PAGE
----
The end result sometimes generates more heat than light. This is a serious problem in an era when the most pressing challenges before us, be it climate change or international migration, can only be solved to the extent we also reckon effectively with the inequality in which they are set. In this lecture, rather than ask how political thought can illuminate inequality, I shall therefore take the opposite approach, and explore some of the ways in which inequality illuminates the history of political thought. To do this I will examine how global inequality has been understood in different times and different places, and end with the question: whose inequality gets to count?
I’ll be speaking at an interdisciplinary conference organised by Martin Conway (Oxford), Luiza Bialasiewicz (Amsterdam) and Camilo Erlichman (Leiden) on the history of positive peace:
Re-imagining peace through Social Justice in mid-late 20th century Europe
Efforts to define and pursue a vision of “peace” in Europe have both a political and intellectual history and have long been central to the socio-economic and geopolitical development of the continent (Stråth, 2016). In mid-late twentieth century, however, Scandinavian advocates for peace merged their pacifism with the sociological imaginary of the time to reimagine peace in a globalising present. Peace was now to be understood not simply as the absence of conflict (‘negative peace’) but as a form of social justice (‘positive peace’) writ large (Galtung, 1964;1969). Over the course of two and a half decades, between approximately the late 1950s and the early 1980s, visions of positive peace provided a key vocabulary and arena of public and political deliberation within which ideas about social justice played out in relation to the law, to new forms of socialisation, and even to such considerations as the morality of economic sanctions (Wiberg, 1981). Situated very much within, but also against, the prevailing Cold War intellectual landscape, the attempt to define and mobilise a vision of positive peace during these middle decades saw positive peace variously institutionalised and elaborated across the continent: through the founding of peace “institutes”, such as PRIO (1959) in Norway and SIPRI (1966) in Sweden; through the publication and reception across the continent of peace journals; through the development of social networks (laying a foundation for later European peace movements, such as END); and through the dissemination of new popular philosophies regarding culture and the environment and (non-Western) ‘cosmologies’. Through each of these channels, positive peace mingled with emergent notions and understandings of society. In particular, ideas about positive peace were influenced by a new discourse of structural violence and, in key respects, they took shape within the social and political parameters of Scandinavian social democracy. Equally they took shape at the increasingly fluid intersection of national and international politics, such that there was a scalar as well as an intellectual politics at work here: the more radical (if not utopian) visions that resulted, not only demonstrating an openness to ideas coming from the global South, but frequently providing willing conduits for it (Bonisch, 1981; cf. Moyn, 2010).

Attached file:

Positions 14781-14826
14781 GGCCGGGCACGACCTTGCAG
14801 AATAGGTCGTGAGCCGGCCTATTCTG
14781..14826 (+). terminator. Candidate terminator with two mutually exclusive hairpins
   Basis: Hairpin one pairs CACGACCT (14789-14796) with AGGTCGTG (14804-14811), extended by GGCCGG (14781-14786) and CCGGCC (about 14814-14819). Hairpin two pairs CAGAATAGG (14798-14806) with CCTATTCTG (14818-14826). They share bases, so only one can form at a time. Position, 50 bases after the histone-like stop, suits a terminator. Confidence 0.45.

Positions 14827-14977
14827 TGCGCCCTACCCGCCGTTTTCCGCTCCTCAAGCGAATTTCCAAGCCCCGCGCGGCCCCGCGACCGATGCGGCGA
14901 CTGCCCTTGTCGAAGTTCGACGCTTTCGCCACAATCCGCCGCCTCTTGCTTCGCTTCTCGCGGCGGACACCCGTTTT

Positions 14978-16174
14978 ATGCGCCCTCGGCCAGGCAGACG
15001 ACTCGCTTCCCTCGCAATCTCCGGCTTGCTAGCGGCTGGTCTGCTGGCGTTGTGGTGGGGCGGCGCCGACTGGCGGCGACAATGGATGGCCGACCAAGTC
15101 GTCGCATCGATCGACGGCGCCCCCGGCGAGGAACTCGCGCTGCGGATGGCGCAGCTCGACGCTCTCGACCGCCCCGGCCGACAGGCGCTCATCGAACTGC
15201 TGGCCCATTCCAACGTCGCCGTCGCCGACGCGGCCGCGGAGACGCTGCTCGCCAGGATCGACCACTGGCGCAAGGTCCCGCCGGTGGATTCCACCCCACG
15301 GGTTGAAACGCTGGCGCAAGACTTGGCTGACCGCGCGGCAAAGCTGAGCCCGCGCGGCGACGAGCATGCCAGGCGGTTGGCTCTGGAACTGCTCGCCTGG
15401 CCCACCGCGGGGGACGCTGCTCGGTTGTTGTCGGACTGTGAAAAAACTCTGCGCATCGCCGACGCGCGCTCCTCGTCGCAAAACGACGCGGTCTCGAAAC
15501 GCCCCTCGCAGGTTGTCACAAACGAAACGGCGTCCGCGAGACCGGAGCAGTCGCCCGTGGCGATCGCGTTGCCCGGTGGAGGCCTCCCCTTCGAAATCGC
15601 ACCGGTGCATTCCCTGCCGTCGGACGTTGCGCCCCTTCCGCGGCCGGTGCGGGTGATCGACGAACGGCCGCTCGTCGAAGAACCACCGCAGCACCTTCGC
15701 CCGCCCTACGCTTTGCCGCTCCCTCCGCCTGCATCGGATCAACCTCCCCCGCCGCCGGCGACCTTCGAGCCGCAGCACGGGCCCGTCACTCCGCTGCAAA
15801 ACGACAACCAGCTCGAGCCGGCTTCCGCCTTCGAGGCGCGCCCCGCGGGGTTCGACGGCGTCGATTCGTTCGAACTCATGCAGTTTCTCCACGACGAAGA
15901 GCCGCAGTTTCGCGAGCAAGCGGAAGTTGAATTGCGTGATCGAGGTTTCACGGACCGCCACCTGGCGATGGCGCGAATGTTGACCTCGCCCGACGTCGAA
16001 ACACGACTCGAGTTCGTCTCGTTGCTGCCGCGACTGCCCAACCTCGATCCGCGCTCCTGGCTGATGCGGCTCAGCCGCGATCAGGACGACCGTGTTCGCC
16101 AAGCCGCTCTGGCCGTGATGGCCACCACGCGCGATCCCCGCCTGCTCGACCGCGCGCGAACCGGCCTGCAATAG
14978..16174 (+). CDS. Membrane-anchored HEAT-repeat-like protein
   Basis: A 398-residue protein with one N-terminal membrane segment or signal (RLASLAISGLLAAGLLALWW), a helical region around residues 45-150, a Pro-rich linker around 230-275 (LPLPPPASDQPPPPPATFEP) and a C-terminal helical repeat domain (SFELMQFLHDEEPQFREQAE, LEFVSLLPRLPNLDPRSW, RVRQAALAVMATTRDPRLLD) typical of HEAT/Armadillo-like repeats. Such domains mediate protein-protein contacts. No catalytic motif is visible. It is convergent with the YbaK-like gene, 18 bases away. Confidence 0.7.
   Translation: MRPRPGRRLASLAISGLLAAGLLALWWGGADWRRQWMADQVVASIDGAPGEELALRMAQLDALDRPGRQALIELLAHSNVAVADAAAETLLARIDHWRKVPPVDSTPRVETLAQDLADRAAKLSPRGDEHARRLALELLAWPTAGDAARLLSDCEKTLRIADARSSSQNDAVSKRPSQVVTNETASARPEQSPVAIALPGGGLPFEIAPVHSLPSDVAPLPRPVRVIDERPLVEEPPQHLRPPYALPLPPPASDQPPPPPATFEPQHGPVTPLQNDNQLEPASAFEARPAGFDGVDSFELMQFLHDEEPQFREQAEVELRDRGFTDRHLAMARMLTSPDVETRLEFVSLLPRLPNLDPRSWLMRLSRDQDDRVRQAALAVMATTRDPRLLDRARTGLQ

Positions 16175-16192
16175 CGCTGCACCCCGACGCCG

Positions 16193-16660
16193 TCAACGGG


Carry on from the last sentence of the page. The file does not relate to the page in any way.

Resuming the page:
I’ll be speaking on the parallel histories of accounts of injustice and inequality in a lecture and debate with Katrin Flikschuh and Michael Goodheart in London. For more information and to attend: https://www.eventbrite.co.uk/e/confronting-injustice-critical-and-realistic-approaches-to-global-inequality-tickets-60744848477
Stuart Elden has written a wonderful book for an English speaking audience on Georges Canguilhem, historian, philosopher of science, and author - most famously - of The Normal and the Pathological. A philosopher of history too, Canguilhem’s discussions of truth, knowledge and ideology are well worth re-apprising in the contemporary moment. CRASSH provides an appropriately interdisciplinary forum for the occasion.
Stefan Collini is one of our most insightful commentators on the state of the state of the academy and its role in public life. I’ll be joining in a roundtable co-hosted by Norwegian Academy of Sciences in advance of a public lecture by Prof. Collini in the afternoon.
Simon will be one of the speakers at a symposium organised by Eric Heinze (Professor of Law at QMUL and author of Injustice) in association with the Centre for Law, Democracy and Society on the history, politics and status of free speech in democracies.
Simon will be presenting the awards at KEGS in chelmsford to returning university students and prizewinners across the school.
Simon is invited to the Agence Francaise de Développement to discuss his work on inequality as part of the two-day event at Le Mistral and the Instutute du monde arabe. More information here: https://www.afd.fr/en/international-conference-inequality-and-social-cohesion-2018
Simon will be responding to the launch of the new International Panel on Social Progress Report at the House of Lords in Westminster. Lord Meghnad Desai will begin the program and moderate the discussions. Panelists will include IPSP authors Marc Fleurbaey (Steering Committee), Marie-Laure Djelic (Steering Committee), Richard Bellamy, Graham Smith, Gianluca Grimalda, Simon Deakin, Lorraine Talbot and Simon Reid-Henry.
Simon will be speaking to the School of Law at QMUL on his recent work on John Rawls, Judith Shklar, and "political minimalism”. The event is chaired by Professor Neve Gordon.
Syria is dying, the International Criminal Court is collapsing and the era of Brexit and Trump-ism is looming: What is our proper role as researchers in the public debate?